What fascinates are the mixed emotions that Vincent stokes when tested against contributor’s memories. We watch a woman still jealous of the dead girl’s looks, and a man who wishes he’d slept with her when he had the chance. You listen to the theories, the armchair detective work, and you realise that when one interviewee’s on to something when he says, “you don’t really know anyone, do you?”
Morley’s film is true to its subject, providing an aspect of the dead woman, an impression, much as Vincent did in life. Her aloofness, secrecy, feather-braid ties to friends and former lovers, left them with little choice but to speculate as to her motives, piece together the clues from overheard conversations, anecdotes and half-remembered nights out. This is what Morley does; this is all she’s left with. You applaud the attempt. She brings Joyce to life.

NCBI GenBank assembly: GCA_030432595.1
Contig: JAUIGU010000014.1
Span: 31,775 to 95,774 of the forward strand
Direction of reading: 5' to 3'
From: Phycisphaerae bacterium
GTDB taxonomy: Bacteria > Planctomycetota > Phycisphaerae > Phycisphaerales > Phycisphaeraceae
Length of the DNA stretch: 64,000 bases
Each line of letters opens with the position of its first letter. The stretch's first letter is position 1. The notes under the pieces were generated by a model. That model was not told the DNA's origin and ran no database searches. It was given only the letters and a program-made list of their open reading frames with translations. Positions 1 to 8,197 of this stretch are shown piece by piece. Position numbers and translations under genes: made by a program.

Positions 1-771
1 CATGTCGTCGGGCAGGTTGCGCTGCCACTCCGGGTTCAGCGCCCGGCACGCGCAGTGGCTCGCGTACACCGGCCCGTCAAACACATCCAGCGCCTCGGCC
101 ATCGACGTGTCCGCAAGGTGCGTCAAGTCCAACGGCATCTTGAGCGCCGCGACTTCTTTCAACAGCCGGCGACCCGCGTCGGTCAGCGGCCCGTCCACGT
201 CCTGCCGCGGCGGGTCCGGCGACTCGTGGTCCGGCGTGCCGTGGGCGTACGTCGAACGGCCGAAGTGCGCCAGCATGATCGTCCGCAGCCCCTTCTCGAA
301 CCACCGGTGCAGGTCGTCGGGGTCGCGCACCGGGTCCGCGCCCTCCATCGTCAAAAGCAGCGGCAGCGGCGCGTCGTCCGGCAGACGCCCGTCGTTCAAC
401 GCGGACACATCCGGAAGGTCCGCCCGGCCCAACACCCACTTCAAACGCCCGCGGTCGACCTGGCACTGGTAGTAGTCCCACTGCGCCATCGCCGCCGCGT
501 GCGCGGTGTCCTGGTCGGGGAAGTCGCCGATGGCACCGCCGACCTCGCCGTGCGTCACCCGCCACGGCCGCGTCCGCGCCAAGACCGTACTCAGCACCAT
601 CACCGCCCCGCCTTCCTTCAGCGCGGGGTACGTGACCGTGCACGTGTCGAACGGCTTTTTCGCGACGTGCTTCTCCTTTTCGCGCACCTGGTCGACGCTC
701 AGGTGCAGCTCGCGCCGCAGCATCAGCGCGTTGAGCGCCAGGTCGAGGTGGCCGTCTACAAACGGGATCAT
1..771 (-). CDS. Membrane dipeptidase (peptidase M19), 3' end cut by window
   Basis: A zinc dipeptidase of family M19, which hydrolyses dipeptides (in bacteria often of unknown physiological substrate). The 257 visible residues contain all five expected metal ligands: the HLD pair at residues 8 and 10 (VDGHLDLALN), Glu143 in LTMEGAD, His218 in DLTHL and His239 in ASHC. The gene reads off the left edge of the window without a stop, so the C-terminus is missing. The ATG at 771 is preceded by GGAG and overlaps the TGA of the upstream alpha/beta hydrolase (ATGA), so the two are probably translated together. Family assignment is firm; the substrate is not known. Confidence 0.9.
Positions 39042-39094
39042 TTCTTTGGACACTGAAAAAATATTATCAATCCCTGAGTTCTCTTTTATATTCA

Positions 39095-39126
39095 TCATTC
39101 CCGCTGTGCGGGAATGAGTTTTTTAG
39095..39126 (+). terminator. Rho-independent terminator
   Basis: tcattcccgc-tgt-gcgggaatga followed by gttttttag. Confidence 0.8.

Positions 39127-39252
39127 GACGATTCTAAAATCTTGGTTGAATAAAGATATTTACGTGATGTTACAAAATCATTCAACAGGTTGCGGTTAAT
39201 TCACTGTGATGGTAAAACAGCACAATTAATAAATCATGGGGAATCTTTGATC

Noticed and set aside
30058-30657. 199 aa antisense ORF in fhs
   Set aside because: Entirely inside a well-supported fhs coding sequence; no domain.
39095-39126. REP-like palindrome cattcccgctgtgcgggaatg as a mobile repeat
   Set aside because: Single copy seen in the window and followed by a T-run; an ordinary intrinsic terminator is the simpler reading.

You feel for Martin, her early boyfriend, the man who describes Vincent as “probably the love of my life,” and maybe her one close friend, forced to add that caveat, dogged by the suspicion that there was a significant portion of the dead woman’s character that was closed to him. It’s a sentiment echoed by former co-workers and old pals. Nothing became the enigmatic Vincent’s lonely life like the manner of her lonely death. It’s a personal tragedy and a devastating social critique.
Dreams of a Life opens across the UK on December 16th. For further information and venues, go to: www.dreamsofalife.com
The 55th London Film Festival runs from October 12th-27th. Go to http://www.bfi.org.uk/lff for venue and ticket information. Don’t forget to turn off that fucking phone.Pages: 1 2 3